BALTIMORE, NOV. 4 -- The defense of Maryland politicians Clarence and Michael Mitchell rested abruptly today with neither brother taking the stand to answer charges that they schemed to block an investigation of the Wedtech Corp. by their congressman uncle.
In a calculated gamble that one attorney described as a "tough choice," the defense decided to forgo testimony by the influential political figures. The decision came as their uncle, former representative Parren J. Mitchell, vigorously denied in federal court that either of his nephews spoke to him -- much less pressured him -- to stop an inquiry into Wedtech's status as a minority-owned firm in 1984 and 1985 by the House Small Business Committee. That committee was then headed by Parren Mitchell.
Parren Mitchell is not a defendant in the case and has been described by Maryland's chief federal prosecutor Breckinridge L. Willcox as an "innocent victim" of his nephews.
The case is expected to go to the jury late Thursday after prosecutors and defense attorneys present final arguments and U.S. District Judge Norman P. Ramsey instructs the panel on federal conspiracy laws and related statutes.
The defense decision to forgo testimony by Clarence and Michael Mitchell was a matter of "trial strategy," said defense attorney David R. Mellincoff. It involves a dilemma faced daily by trial lawyers: Should a defendant take the witness stand and give his side of the story but face possible damaging cross-examination by prosecutors? Or should he remain silent but incur suspicion by the jury that he is hiding something, even though the judge instructs the jury that it should infer nothing from a defendant's silence.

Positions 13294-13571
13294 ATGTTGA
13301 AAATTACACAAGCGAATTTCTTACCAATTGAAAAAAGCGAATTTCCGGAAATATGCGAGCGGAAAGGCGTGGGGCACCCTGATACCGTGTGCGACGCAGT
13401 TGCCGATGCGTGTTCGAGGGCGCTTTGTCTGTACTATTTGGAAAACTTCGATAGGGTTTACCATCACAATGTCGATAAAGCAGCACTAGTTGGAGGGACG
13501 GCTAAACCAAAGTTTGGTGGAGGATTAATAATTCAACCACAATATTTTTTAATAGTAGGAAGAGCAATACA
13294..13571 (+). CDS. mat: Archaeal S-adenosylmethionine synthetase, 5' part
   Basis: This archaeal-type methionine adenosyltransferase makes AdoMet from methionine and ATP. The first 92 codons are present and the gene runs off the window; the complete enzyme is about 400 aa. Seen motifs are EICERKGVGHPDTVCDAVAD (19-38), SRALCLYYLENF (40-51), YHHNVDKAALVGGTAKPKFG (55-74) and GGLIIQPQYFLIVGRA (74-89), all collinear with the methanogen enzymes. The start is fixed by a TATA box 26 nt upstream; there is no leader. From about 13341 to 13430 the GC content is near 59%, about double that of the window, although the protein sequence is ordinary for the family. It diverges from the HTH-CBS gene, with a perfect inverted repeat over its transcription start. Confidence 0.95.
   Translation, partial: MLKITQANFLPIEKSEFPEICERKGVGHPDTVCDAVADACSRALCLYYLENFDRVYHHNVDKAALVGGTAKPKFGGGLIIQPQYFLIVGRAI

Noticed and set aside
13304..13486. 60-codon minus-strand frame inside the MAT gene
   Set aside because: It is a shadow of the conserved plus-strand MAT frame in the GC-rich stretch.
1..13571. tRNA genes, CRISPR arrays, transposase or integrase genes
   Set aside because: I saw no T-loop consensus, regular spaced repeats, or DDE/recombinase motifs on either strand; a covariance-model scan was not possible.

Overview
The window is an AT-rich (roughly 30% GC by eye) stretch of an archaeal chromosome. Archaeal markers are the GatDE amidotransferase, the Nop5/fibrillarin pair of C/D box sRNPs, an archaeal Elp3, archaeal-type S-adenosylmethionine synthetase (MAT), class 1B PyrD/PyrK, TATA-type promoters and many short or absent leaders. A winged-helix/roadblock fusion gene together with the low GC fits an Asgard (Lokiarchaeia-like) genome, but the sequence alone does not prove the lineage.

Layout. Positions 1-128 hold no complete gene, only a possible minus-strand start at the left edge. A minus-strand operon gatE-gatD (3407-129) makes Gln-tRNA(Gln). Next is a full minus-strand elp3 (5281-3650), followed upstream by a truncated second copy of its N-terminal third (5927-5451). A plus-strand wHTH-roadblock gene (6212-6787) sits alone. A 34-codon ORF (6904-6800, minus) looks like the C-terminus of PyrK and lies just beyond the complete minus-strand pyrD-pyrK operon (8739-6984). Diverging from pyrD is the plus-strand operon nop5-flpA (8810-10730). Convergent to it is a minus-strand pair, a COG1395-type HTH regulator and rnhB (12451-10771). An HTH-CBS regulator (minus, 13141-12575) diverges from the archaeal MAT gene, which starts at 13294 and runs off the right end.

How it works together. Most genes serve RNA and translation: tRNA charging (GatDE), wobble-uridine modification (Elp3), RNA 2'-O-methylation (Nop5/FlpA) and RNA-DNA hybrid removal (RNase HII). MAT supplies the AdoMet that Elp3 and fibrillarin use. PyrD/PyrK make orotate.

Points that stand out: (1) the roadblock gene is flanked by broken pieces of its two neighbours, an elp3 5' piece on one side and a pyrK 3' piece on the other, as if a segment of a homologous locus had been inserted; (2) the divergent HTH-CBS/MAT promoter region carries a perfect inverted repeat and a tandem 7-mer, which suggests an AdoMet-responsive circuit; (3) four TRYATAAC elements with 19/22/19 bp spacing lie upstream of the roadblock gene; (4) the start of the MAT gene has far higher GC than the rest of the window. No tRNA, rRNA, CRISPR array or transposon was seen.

The Mitchells and their six lawyers huddled several times today during trial intermissions. At one point, they met for 20 minutes in a courthouse library with Clarence and Michael Mitchell's mother, Juanita Jackson Mitchell, civil rights activist and lawyer who has been attending the trial since it started.
Attorneys would not detail their decision to keep the Mitchells silent. Attorney Abbe D. Lowell said only that "the important words in this case, either spoken or unspoken, were by the government's witnesses," a reference to defense claims that prosecution witnesses failed to show any attempt by the Mitchells to "corruptly endeavor" to stop their uncle's investigation.
Former Wedtech officials have testified they paid the Mitchells $60,000 to stop the investigation.
The officials said the Mitchell brothers pledged to get the investigation stopped without specifying how. Defense attorneys contend the prosecution has failed to show the Mitchells intended to "corruptly" stop the probe by bribing, coercing or intimidating their uncle.
Parren Mitchell, 65, testified today that he began the investigation after receiving numerous tips of improper activity by various political operatives, including Lyn Nofziger, a former White House adviser now under indictment on charges of violating federal ethics laws and lobbying illegally for several clients, including Wedtech.
Parren Mitchell said he was never approached by his nephews about Wedtech, despite the fact that they saw each other here in Baltimore "almost all the time."
When the Small Business Administration gave Wedtech a "clean bill of health," he said, he set the investigation aside. Prosecution witnesses alleged earlier that an SBA letter clearing Wedtech was concocted by an SBA official on Wedtech's payroll.